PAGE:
That was fast.
In a few short chapters, the crowning achievement of God’s creation moved from the glad description of being “made in the image of God” (Genesis 1:26) to the frightening statement that “every intention of the thoughts of his heart was only evil continually” (Genesis 6:5). Sadly, that was just the beginning. The situation had gotten so bad that God actually expressed sorrow for making man and determined to send a worldwide flood to cleanse the earth of corruption and wash away the memory of mankind.
Now, don’t be fooled into thinking that Genesis 6-8 is recounting some particularly nasty breed of humans that filtered onto the scene in the time of the flood. No, these were normal, broken, and desperately wicked people like you and me (Jeremiah 17:9, Romans 3:11-12). Truth is, the flood narrative is where we get an unfiltered, no-holds-barred glimpse into the darkness of the human heart.
If that weren’t unsettling enough, we also learn in the story of the flood that God refuses to wink at our sin or sweep our wickedness under a rug. He will pour out His holy wrath against ungodliness and execute the full measure of His righteous justice against sin. Though patiently calling us to return to Him, wishing that none would perish but that all would come to eternal life (2 Peter 3:9), there comes a time when God’s patience with our sin gives way to God’s judgment for our sin.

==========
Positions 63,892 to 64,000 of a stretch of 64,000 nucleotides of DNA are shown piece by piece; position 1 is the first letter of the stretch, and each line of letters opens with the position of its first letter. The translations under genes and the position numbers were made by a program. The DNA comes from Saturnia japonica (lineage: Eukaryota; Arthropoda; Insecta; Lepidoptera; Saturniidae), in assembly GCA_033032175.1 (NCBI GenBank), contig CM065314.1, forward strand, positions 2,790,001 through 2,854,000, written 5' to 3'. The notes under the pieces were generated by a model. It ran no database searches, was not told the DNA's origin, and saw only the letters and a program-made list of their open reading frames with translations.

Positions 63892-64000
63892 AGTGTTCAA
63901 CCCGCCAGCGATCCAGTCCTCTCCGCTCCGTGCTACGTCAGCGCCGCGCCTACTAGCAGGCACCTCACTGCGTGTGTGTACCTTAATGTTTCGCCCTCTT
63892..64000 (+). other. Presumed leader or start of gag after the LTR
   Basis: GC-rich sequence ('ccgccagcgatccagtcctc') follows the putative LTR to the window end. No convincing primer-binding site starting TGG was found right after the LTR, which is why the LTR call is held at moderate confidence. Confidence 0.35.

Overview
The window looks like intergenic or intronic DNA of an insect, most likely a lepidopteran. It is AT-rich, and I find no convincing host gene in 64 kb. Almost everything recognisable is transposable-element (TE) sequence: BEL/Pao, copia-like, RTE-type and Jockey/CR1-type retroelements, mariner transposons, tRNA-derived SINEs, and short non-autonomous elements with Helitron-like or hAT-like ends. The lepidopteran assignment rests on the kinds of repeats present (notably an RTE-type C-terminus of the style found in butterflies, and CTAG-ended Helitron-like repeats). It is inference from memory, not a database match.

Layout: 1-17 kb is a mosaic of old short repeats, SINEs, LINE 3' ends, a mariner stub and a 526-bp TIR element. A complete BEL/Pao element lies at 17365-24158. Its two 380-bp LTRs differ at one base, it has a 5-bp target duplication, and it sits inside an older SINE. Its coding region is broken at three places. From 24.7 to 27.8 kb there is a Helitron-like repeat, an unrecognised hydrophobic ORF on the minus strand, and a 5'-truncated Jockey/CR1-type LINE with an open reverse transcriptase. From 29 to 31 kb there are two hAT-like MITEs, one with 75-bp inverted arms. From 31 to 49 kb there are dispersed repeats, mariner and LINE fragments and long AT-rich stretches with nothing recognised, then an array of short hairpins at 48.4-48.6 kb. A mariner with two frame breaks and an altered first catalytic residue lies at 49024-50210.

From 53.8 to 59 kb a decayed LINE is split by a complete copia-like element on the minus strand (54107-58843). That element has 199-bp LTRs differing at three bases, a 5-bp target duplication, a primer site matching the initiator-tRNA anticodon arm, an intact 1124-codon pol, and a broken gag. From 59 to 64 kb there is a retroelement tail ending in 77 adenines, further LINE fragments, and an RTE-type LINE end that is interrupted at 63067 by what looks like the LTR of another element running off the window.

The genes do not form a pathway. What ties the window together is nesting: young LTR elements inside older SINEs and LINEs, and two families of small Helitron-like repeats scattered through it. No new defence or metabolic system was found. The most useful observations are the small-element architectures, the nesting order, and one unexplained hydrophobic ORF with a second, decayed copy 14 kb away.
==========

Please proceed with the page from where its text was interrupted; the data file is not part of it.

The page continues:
Thankfully, God was not quite ready to throw in the towel on man. He had a plan for a new start with a man named Noah. The flood came and blotted out every living thing except Noah, his family, and the animals on the ark. They alone weathered the storm and found safe passage through the waves until they came to rest on the mountains of Ararat. After offering a sacrifice, God extended the mantle of Adam to Noah—to be fruitful, multiply, and subdue the earth. A new day had dawned.
Sadly, this new day wouldn’t last long. As you’ll find out soon enough in the unfolding story of Genesis, Noah was not the answer to the problem of sin. Yet, within the flood story, we get the outline of the answer: all men are sinners and God will punish sin, but God will also provide a way of escape for those who will put their trust in Him. This is a pattern that we’ll see time and again throughout the Scripture, culminating in the person and work of Jesus Christ.
Water can kill, but it can also cleanse. In the gospel, it happens to do both. Jesus goes under the waves of Father’s wrath, experiencing the flood of judgment for sin, that we might receive the washing away of our sins and live in the cleansing power of the gospel forever.
Written by Nate Shurden